19. Geographic Patterns of Genome Admixture in Latin American Mestizos

    PubMed Central

    Wang, Sijia; Ray, Nicolas; Rojas, Winston; Parra, Maria V.; Bedoya, Gabriel; Gallo, Carla; Poletti, Giovanni; Hill, Kim; Hurtado, Ana M.; Camrena, Beatriz; Nicolini, Humberto; Klitz, William; Barrantes, Ramiro; Molina, Julio A.; Freimer, Nelson B.; Bortolini, Maria Cátira; Salzano, Francisco M.; Petzl-Erler, Maria L.; Tsuneto, Luiza T.; Dipierri, José E.; Alfaro, Emma L.; Bailliet, Graciela; Bianchi, Nestor O.; Llop, Elena; Rothhammer, Francisco; Excoffier, Laurent; Ruiz-Linares, Andrés

    2008-01-01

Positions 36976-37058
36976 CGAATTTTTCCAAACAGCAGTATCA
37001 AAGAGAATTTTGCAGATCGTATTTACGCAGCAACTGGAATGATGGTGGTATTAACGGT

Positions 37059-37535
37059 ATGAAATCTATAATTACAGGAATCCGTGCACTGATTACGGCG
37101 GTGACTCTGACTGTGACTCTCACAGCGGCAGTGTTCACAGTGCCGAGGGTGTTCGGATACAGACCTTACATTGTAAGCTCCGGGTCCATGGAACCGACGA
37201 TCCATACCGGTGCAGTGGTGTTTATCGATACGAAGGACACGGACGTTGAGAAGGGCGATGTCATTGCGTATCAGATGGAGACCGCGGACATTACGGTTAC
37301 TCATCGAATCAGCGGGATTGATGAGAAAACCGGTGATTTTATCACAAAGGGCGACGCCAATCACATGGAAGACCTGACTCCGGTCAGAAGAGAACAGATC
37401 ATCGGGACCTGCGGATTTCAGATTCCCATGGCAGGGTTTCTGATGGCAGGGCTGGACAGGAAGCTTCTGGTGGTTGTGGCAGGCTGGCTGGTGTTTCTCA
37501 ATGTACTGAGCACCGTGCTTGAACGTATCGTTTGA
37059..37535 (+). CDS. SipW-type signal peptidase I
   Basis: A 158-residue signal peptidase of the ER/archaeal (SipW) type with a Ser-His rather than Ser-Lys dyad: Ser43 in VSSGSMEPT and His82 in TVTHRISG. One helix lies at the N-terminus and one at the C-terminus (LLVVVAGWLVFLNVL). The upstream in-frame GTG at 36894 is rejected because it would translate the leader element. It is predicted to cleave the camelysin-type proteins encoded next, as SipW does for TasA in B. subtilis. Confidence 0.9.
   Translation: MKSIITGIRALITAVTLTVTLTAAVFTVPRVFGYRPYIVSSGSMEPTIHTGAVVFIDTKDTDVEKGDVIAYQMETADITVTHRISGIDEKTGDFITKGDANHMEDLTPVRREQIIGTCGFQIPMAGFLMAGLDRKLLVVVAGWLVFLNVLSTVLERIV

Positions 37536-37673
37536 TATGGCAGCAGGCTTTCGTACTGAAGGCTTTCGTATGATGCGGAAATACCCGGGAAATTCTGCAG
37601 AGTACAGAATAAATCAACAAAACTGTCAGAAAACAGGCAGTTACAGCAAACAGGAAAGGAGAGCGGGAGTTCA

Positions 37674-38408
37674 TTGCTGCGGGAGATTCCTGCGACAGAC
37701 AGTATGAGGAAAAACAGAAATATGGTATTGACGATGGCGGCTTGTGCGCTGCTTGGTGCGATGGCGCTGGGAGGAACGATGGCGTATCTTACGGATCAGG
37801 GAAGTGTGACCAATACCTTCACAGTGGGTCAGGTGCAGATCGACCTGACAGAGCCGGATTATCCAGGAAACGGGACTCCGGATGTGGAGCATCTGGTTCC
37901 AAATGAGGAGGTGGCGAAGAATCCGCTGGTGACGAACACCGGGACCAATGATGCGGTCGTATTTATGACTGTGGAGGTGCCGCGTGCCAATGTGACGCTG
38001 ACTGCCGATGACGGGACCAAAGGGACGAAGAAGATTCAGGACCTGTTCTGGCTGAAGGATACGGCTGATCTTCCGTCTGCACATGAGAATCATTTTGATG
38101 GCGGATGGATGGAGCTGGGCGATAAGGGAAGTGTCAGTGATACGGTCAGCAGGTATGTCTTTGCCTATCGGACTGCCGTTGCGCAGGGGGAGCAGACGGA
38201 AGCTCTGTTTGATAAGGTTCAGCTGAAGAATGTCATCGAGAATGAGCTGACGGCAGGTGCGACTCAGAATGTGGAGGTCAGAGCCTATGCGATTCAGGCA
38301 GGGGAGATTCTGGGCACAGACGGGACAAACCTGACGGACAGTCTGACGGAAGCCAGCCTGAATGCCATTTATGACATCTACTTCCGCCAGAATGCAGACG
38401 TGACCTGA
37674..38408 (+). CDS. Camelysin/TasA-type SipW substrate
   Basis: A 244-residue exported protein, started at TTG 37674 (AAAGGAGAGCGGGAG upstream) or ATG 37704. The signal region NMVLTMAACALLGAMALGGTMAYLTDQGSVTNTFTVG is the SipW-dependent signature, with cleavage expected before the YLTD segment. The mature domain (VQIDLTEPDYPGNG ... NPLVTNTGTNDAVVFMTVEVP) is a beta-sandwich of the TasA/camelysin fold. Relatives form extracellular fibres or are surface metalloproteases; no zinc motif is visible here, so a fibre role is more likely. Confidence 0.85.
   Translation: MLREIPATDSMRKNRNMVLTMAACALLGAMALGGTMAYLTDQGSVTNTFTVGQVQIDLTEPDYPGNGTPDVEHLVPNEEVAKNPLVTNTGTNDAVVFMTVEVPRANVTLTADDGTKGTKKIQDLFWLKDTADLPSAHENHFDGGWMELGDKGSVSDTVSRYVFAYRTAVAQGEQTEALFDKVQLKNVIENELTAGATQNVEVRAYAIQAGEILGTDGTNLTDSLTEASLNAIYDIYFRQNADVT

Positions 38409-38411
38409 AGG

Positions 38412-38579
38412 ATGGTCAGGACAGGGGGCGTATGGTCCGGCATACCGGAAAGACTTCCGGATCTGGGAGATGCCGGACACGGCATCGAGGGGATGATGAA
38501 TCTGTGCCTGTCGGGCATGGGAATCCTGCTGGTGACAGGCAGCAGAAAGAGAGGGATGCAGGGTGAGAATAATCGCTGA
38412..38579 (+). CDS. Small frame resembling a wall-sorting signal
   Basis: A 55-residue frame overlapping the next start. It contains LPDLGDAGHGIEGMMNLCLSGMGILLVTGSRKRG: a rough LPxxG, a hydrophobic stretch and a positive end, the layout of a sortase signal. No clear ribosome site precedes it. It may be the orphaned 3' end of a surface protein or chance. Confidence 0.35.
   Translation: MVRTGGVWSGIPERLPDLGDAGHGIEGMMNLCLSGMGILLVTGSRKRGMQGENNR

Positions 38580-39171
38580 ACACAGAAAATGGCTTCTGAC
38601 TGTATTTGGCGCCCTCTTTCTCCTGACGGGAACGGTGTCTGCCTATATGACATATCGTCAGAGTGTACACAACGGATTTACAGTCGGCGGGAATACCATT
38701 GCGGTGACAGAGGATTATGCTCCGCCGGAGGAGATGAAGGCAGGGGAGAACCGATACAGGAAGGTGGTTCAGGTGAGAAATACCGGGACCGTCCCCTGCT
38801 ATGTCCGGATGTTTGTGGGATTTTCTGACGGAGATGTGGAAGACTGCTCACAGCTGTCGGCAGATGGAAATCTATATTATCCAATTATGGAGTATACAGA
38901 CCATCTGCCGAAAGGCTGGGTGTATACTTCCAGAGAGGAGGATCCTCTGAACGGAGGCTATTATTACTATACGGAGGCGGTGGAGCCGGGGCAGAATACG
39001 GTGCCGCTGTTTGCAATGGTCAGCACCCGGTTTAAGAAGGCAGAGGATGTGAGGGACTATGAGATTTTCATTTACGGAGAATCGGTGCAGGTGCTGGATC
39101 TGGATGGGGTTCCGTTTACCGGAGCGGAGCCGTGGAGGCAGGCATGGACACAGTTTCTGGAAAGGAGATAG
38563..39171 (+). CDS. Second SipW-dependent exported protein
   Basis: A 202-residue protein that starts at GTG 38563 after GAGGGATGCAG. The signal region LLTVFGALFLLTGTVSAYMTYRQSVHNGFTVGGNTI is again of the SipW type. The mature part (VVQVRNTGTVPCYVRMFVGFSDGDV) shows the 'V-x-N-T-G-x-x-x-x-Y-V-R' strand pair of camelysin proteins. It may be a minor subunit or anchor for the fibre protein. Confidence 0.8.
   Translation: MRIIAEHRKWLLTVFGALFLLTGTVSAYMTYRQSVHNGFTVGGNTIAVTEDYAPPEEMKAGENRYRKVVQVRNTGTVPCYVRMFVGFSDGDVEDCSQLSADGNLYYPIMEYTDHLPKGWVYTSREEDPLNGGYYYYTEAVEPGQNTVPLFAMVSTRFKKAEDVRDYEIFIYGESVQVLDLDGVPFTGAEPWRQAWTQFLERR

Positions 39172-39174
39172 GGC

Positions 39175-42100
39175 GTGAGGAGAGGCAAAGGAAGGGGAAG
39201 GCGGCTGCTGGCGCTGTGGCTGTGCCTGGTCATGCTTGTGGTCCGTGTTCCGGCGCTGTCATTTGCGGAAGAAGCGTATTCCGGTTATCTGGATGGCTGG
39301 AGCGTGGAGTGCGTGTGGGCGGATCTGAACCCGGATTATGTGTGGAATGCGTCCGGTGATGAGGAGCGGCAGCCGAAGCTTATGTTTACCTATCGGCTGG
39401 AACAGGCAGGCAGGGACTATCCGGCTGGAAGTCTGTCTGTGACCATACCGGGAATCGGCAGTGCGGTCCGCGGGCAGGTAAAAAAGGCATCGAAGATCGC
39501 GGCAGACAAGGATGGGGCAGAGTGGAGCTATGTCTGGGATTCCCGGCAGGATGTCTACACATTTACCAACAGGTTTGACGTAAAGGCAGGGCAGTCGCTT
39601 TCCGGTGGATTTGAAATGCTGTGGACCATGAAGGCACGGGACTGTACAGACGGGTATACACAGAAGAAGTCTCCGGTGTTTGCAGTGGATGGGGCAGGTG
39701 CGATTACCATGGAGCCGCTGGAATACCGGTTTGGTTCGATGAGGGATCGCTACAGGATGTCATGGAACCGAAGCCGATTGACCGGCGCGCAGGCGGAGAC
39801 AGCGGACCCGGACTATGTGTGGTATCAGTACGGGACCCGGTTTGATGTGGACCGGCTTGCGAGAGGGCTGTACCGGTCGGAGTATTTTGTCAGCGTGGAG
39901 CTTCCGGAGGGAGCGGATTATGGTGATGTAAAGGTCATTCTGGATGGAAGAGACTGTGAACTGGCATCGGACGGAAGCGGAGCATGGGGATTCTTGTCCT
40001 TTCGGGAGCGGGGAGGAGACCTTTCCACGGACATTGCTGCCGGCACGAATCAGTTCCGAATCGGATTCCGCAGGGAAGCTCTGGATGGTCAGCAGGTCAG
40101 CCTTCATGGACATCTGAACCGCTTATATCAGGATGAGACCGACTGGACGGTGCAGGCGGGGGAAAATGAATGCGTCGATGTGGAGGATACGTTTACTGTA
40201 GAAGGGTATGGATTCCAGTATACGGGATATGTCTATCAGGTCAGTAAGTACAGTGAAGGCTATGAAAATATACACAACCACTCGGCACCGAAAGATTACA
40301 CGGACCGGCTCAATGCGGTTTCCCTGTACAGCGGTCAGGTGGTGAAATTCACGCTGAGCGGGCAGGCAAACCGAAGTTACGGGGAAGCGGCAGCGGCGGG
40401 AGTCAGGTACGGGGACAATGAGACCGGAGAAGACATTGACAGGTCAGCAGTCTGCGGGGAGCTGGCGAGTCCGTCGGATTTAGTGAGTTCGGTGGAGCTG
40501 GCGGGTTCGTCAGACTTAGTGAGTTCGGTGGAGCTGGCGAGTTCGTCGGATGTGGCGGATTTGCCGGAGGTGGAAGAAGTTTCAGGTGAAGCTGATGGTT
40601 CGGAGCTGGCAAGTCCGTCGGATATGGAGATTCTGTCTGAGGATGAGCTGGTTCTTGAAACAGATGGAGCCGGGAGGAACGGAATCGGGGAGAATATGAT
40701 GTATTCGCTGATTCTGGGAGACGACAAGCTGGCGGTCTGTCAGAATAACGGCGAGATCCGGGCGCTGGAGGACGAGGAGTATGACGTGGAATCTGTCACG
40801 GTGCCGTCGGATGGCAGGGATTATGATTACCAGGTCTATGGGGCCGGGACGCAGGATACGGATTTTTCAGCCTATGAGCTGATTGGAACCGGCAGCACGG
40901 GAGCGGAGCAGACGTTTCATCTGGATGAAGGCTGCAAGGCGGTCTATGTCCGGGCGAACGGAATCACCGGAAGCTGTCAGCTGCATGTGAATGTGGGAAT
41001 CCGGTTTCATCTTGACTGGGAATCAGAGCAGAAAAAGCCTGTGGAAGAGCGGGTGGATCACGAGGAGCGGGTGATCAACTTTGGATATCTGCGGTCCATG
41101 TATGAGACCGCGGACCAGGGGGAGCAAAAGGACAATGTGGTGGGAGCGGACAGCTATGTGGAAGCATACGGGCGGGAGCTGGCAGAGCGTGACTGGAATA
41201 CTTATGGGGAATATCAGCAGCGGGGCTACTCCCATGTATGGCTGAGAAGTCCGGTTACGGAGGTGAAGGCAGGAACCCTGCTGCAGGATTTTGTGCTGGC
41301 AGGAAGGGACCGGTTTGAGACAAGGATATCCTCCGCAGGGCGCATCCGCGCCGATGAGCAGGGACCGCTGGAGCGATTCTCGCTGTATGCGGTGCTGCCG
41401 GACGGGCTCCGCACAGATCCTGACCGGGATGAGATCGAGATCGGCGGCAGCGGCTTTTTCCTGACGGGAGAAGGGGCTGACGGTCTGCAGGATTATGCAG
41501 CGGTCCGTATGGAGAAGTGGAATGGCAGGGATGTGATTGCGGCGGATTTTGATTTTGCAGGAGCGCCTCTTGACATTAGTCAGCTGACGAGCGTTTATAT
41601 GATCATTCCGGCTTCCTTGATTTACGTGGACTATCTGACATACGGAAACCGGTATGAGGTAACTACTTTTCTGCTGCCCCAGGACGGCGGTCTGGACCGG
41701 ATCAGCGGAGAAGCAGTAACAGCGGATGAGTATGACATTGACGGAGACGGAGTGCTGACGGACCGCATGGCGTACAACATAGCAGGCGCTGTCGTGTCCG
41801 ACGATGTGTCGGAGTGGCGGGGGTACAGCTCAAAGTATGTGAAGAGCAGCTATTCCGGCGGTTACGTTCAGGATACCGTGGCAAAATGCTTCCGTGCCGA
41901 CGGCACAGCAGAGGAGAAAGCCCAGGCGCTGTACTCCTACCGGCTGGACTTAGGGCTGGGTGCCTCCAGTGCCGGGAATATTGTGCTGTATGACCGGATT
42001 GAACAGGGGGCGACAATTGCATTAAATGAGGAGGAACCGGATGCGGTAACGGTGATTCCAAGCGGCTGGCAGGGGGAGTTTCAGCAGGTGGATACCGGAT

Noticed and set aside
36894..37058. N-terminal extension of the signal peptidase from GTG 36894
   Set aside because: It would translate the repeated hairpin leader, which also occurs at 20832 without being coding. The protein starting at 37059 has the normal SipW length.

The large and diverse population of Latin America is potentially a powerful resource for elucidating the genetic basis of complex traits through admixture mapping. However, no genome-wide characterization of admixture across Latin America has yet been attempted. Here, we report an analysis of admixture in thirteen Mestizo populations (i.e. in regions of mainly European and Native settlement) from seven countries in Latin America based on data for 678 autosomal and 29 X-chromosome microsatellites. We found extensive variation in Native American and European ancestry (and generally low levels of African ancestry) among populations and individuals, and evidence that admixture across Latin America has often involved predominantly European men and both Native and African women. An admixture analysis allowing for Native American population subdivision revealed a differentiation of the Native American ancestry amongst Mestizos. This observation is consistent with the genetic structure of pre-Columbian populations and with admixture having involved Natives from the area where the Mestizo examined are located. Our findings agree with available information on the demographic history of Latin America and have a number of implications for the design of association studies in population from the region. PMID:18369456